Bio: Mónica Ramírez Bernal is a doctoral candidate and teaching fellow in the Department of Latin American and Iberian Cultures at Columbia University (New York City), for which she was awarded a Fulbright-García Robles scholarship. She is the author of the book “The Ocean as Landscape. Pageant of the Pacific: the mural maps of Miguel Covarrubias” (UNAM, 2018). Her work has been published in national and international academic journals such as Anales del Instituto de Investigaciones Estéticas (UNAM), Investigaciones Geográficas (IGG, UNAM) and Latin American & Latinx Visual Culture. Her research focuses on the history of transpacific imaginaries and the creative possibilities of artistic and scientific cartographies.

Thunder Round (NEPH Alumni, 10-minute talks)

Omanjana Goswami
Presentation Title: From Newark to Washington DC: Taking the leap from science to policy
Bio: Omanjana Goswami is an Interdisciplinary Scientist with the Food and Environment Program at the Union of Concerned Scientists in Washington, DC. She conducts research on the practices and policies of the current US agricultural model, anthropogenic contaminants, nutrient cycles, and negative impacts on natural resources and human health. Through her research she advocates for implementable policy implications that create equitable and regenerative agricultural systems. Before joining UCS, Omanjana was a Staff Scientist at the Center for Food Safety where she researched the environmental and human health implications of pesticide application in our food systems. She was also a NOAA Knauss Science Policy Fellow (2019-2020) in the office of former Congresswoman Tulsi Gabbard (Hawaii). While in Congress, Dr. Goswami worked on policy issues related to environmental protection, marine conservation, coral reef preservation, and contaminants. Omanjana holds a Ph.D. in environmental science from Rutgers University, New Jersey. During her PhD she was a research assistant for Clement A. Price Institute on Ethnicity, Culture, and the Modern Experience and a NYC Panel on Climate Change Fellow in the Mayor’s Office of Resiliency (Equity Workgroup). She also has an M.S. in Applied Chemistry and B.Sc. in Chemistry from universities in India.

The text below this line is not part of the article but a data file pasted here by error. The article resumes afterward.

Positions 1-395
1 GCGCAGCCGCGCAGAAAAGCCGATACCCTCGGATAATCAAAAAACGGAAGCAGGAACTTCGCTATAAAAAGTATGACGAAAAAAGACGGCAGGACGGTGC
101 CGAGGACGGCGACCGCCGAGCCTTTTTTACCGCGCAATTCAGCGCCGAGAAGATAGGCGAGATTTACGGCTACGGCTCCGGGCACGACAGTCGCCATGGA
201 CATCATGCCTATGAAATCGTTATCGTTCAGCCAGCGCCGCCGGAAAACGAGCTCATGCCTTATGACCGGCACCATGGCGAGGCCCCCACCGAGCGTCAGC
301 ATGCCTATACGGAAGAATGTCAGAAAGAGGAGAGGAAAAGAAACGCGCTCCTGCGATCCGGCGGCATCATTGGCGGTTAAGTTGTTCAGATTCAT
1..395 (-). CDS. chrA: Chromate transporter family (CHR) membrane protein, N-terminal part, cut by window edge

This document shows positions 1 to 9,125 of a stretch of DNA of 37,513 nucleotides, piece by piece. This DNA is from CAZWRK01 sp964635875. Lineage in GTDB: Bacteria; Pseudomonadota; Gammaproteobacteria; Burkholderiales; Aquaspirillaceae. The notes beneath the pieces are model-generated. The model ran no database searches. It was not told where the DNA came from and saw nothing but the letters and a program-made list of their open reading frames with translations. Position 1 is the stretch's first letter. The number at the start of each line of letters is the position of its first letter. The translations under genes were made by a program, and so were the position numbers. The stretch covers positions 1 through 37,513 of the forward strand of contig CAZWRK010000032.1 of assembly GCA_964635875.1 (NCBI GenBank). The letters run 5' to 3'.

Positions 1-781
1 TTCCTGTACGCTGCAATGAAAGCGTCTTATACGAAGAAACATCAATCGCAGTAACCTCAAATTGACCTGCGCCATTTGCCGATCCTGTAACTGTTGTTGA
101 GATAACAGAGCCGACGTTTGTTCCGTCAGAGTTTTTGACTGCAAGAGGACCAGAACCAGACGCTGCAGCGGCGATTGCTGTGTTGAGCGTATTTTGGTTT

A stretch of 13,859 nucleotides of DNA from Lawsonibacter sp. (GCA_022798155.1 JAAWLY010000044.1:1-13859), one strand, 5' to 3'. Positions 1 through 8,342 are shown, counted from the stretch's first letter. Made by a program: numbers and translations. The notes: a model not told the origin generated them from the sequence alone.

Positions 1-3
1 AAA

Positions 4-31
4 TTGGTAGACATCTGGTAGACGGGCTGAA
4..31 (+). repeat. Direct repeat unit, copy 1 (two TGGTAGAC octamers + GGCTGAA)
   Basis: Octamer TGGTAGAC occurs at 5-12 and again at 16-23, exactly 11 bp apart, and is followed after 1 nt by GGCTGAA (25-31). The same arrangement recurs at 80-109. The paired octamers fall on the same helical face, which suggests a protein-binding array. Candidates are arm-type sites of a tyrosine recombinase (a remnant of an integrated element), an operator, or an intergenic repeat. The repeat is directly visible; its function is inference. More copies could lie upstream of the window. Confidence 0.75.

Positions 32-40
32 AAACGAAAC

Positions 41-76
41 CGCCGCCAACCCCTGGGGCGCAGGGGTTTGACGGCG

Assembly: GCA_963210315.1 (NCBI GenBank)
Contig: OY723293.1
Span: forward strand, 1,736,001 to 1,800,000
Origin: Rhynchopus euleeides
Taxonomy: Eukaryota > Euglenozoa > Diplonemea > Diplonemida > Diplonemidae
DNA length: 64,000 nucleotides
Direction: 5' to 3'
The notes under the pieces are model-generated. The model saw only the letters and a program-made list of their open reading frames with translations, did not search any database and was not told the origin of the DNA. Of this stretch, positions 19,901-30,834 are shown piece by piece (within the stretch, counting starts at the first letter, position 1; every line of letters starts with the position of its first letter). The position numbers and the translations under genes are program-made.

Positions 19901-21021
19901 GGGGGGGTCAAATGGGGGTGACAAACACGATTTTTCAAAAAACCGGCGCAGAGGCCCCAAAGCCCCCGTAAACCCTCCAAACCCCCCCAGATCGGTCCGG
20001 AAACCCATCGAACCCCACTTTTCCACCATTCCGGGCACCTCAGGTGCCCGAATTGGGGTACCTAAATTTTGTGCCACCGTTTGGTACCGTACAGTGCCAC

Chris Pandza
Presentation Title: Reimagining interview archives with artificial intelligence
Bio: Chris Pandza is an oral historian and designer whose practice focuses on developing artificial intelligence techniques to make oral history collections more accessible, equitable, and interesting. He currently leads digital exhibitions for several large oral history projects at the Columbia Center for Oral History Research, including the Elders Project and the Obama Presidency Oral History.

Evan Reibsome
Presentation Title: Bridging the Gap Between Veterans and Civilians: A Public Humanities Model
Bio: Dr. Evan Reibsome is an Assistant Professor of English at Louisiana State University Shreveport, where he runs a Master of Liberal Arts program and teaches courses on writing, research, and U.S. literature, with concentrations in antiwar literature, 19th century martial rhetoric, and contemporary spectacles of war. He is also the Director of the Veterans Empathy Project, which provides a platform for veterans and military families to share their stories.

Lauren Tilton
Presentation Title: Distant Viewing with Museums